[plt-scheme] Stack inspection security

From: David Van Horn (dvanhorn at cs.uvm.edu)
Date: Tue Oct 14 02:34:03 EDT 2003

I've been thinking about a security model for MzScheme that would allow mobile
or partially trusted modules to be run under a given security policy enforced
using a stack inspection mechanism.  Here are some thoughts and questions on
such a model.  I'd appreciate any feedback.

MzScheme has continuation-mark primitives which can perform stack inspection
by annotating and examining continuation frames, but in order to really act as
a security mechanism we need a notion of code principals.  A principal is the
entity on whose behalf a piece of code executes.  This may be constituted by a
URL of the code's origin and attached digital signatures, as in the case of
Java[1].  A policy would specify which privileges are allowed and disallowed
for given principals and loaded at start up.  The user (or site administrator)
would draft a policy based on the extent to which these principals can be
trusted to perform sensitive operations.  A default policy might specify that
all (lib ...) code is fully trusted and all non-local code is completely

We could redefine #%app to mark the current continuation frame with the
current principal using with-continuation-mark.

   (check-privilege privilege thunk) -> (thunk) or (raise security-exn)

Check-privilege inspects the current-continuation-marks from most to least
recent annotations.  If the principal marked on the frame lacks the privilege
in question, an exception is raised.  If the frame is marked as privileged,
(thunk) is returned.  Otherwise the principal must have the privilege in
question and the remaining frames are inspected in order to make a decision.
If all frames have been inspected we can return (thunk) or fail (design decision).

   (do-privileged thunk) -> (thunk)

Do-privileged would cause the security context of continuation-marks to be
ignored, and security decisions would be based on privileges granted to the
principal of the current code only, that is, it marks the current frame as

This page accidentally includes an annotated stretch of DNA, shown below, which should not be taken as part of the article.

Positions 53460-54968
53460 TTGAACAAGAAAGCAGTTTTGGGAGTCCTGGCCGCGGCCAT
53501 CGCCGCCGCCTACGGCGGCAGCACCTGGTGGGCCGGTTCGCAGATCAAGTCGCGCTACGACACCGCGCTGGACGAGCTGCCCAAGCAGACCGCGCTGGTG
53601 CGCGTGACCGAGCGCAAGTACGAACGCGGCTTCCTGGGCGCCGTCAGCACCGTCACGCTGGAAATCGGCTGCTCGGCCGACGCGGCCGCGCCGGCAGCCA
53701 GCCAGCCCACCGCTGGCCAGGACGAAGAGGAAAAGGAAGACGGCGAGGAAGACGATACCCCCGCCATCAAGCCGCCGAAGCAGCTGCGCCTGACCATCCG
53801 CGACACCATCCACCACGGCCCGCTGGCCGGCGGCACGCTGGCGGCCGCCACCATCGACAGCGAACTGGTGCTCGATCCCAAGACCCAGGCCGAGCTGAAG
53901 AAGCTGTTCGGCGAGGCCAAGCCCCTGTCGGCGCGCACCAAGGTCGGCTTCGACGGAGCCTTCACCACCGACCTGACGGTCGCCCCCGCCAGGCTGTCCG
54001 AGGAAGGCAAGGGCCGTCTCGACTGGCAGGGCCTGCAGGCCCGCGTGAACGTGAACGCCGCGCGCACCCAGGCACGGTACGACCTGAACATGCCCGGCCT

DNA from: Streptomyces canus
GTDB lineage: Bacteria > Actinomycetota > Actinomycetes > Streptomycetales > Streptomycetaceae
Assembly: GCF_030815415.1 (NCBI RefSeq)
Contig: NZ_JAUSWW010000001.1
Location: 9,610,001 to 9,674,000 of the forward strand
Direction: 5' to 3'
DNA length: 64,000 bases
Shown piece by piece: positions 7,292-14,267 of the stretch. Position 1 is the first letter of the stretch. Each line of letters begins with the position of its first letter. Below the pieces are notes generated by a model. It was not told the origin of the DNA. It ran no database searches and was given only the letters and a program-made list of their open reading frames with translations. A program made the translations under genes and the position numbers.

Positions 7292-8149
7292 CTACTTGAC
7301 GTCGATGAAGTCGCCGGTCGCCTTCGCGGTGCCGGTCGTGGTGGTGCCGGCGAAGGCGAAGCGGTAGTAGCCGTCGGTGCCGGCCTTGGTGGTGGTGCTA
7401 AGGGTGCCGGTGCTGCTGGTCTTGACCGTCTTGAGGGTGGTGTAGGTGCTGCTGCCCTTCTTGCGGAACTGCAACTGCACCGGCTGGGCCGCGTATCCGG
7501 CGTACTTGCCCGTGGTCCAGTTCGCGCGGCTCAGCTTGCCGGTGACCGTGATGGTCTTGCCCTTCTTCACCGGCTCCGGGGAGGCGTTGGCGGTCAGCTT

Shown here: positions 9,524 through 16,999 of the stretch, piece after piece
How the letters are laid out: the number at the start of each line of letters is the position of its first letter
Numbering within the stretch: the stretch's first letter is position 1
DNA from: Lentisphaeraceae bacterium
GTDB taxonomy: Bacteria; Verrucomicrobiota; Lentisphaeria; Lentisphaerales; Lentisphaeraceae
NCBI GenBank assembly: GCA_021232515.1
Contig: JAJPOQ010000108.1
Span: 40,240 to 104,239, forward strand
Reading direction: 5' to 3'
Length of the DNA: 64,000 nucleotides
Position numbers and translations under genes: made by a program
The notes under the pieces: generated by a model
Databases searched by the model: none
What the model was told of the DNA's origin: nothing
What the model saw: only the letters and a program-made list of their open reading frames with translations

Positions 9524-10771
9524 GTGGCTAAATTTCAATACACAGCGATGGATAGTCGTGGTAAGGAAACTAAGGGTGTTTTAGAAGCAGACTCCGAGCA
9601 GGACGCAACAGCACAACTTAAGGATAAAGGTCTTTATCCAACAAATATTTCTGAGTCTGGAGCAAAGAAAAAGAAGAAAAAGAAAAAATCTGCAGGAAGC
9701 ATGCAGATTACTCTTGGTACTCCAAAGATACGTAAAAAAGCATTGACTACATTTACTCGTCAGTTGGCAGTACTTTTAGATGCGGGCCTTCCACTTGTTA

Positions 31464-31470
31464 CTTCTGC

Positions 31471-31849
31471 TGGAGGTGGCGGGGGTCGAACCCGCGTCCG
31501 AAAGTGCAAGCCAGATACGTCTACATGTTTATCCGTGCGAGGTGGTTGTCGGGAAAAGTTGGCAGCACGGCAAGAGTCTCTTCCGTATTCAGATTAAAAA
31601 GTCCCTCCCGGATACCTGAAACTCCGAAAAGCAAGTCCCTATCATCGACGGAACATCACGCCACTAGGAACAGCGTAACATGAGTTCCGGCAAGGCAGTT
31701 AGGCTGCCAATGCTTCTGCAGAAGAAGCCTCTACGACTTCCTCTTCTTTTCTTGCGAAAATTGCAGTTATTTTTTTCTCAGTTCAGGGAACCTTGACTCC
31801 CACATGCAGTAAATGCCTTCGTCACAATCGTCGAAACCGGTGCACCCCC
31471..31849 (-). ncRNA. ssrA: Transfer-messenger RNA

privileged and evaluates thunk.  Do-privileged only enables privileges the
current principal is already granted; code cannot acquire permissions beyond
what it has been granted in the security policy.

An example:

   (module abracadabra mzscheme
     (provide change-password read-password-file write-password-file)
     (define pwd-file "/usr/password")

     ;; Prompt for current password and new password (x2).
     (define (change-password)
       (let ((current-pwd (do-privileged read-password-file)))
         (do-privileged (lamnda () (write-password-file new-pwd)))

     (define (write-password-file v)
       (with-output-to-file pwd-file (lambda () (write v))))

     (define (read-password-file)
       (with-input-from-file pwd-file read)))

Consider the above example of library code that we wish to provide to
applications to change some password file.  Assume our policy grants
abracadabra permission to read and write the password file.  We might want to
allow a partially trusted module to call the functions provided by abracadabra
and yet disallow reading or writing any file in the file system.  If the code
called read- or write-password-file directly, an exception would occur since
the mobile code lacks the requisite privilege (this assumes
with-input-from-file and with-output-to-file call check-privilege).  On the
other hand, this module could call change-password and since the read/write is
performed under the privileges of abracadabra, the operation would succeed.

Code that we trusted to perform read/write operations on the password file
could of course make calls to read- and write-password-file directly.

Policies could be specified by a MzScheme policy language and indicated on the
command line when invoking mzscheme.


  (module my-policy security-policy
    (grant (string->url "http://www.cs.uvm.edu/") (signature "*")
      (file-permission '(read write) "/tmp/*")))

The above policy allows code originating from UVM, with or without a signature
to read and write to files in /tmp.

This model would allow more fine-grained access control policies than the
current security-guard mechanism and arbitrary privileges could be constructed
and required to appear in the continuation-marks by code performing security
sensitive operations.  Also, code of various levels of trust can interact in a
disciplined manner via stack inspection enforcement of the security policy.
For example two non-local modules with various degrees of privilege can call
each other and the right security decision will be made based on calling contexts.

So my questions are:
- Is there already a suitable notion of code principal in MzScheme?
- Are code signing mechanisms going to be employed in the PLaneT system?
- Is a security stack inspection mechanism going to be employed in the PLaneT
- Thoughts on such a model?



[1] Actually in Java it is more complicated.  Policies are specified in terms
of protection domains, which are constituted by the code source (the url of
the code's origin and signatures), a principal (the user running the code),
and the class loader.  I would call all this information the "principal", but
Java uses the term "protection domain", and uses the term "principal" to refer
to the user running a piece of code, which is only one piece of information
used in security decisions.

Posted on the users mailing list.